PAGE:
Johny O’Donnell has been a vocal supporter of Making the Tenths Whole – lending his voice and his platform to speak out on our behalf to media and hold politicians to account.
Why was it important to be present at the hearing?
Turning up to court was important to show support for the whānau, especially those who have spent weeks in this courtroom having their identity and history cross-examined, to undermine them and their mana. I am absolutely in awe of those who have taken the stand and represented their community and their whakapapa so bravely. This is a deeply personal kaupapa and those on the frontline need to feel the aroha and tautoko that surrounds them and their quest for justice.
To me, this is not just a fight for the whānau, this is a blight on our whole region that needs resolving. Every single one of us has a responsibility to lend our voices to the injustice that has occurred and stand firmly behind calls for a resolution. I think we all want reconciliation and healing to occur.
What do you hope the outcome will be?
I do not doubt that the whānau will continue to succeed legally as the evidence is so clearly in their favour. It’s remarkably simple when you boil it down, an agreement was never honoured, and the entity that never honoured it has the means to resolve that. So they have no choice in my view, they’re just kicking the can down the road and disappointingly spending millions throwing good money after bad in an intergenerational battle that can be resolved.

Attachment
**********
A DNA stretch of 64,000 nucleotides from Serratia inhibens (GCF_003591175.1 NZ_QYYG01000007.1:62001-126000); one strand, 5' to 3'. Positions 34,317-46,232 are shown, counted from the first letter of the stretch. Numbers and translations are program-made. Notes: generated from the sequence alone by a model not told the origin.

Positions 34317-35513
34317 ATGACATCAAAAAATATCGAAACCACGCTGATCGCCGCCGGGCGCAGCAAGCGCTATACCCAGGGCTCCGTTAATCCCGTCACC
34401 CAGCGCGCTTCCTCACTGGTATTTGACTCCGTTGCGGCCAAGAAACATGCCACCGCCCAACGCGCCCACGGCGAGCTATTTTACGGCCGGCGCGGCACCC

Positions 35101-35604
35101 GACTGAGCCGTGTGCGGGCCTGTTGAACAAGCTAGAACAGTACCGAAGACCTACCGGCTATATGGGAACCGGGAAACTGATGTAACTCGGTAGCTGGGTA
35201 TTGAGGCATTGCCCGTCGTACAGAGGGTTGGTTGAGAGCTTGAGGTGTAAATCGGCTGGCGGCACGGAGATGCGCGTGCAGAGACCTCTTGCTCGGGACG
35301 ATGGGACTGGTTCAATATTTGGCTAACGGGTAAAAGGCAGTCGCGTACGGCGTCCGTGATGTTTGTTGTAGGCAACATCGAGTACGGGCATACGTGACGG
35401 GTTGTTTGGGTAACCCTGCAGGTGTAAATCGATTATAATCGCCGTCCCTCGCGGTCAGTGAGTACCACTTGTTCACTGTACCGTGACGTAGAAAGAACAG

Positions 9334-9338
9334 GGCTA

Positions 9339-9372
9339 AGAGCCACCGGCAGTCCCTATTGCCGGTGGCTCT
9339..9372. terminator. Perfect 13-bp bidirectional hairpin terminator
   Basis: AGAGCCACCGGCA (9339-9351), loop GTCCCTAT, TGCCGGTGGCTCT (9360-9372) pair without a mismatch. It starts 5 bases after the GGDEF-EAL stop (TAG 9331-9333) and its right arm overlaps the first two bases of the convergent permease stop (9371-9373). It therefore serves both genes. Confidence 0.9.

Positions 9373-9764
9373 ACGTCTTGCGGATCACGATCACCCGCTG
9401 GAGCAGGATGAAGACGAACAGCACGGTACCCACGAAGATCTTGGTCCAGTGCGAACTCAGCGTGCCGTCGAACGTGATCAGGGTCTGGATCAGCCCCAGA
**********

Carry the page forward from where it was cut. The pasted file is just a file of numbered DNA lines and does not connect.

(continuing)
I genuinely hope the Crown have a change of heart and realise their strategy of avoidance is deeply flawed. By not engaging in good faith and resolving this, they are continuing to diminish their mana. I want them to know that we are all watching.
What words would you have for Uncle Rore?
E mihi ana ki a koe e te rangatira. I commend your courage, resilience and determination. One of the things that will stick with me most strongly from witnessing the court is how you carry yourself with absolute dignity and never take your eyes off the proceedings. You are an absolute force, not only for your whānau but for the whole of te iwi Māori and indigenous peoples the world over.
What can you share about your personal connection to the whānau and whenua?
Our childhood home sat on Wakatū owned whenua and we lived through the changes to Māori leasehold law. It was a deeply divisive and difficult time that stirred my interest in this kaupapa from an early age. I always felt privileged to grow up under the mana and the manaaki of mana whenua in Motueka. It’s a very special part of the world and I consider myself lucky to have been fed and nourished by the waters, the whenua and the people of this place.
In recent years, I’ve had the honour of working alongside the whānau, which has taken many different forms but has always been driven from the same place – a desire to create better outcomes for Te Tauihu, the community and Te Taiao. To me, that is unwavering and that is what is so exciting about the potential for a settlement here – I just know the potential it will unlock for the whole region.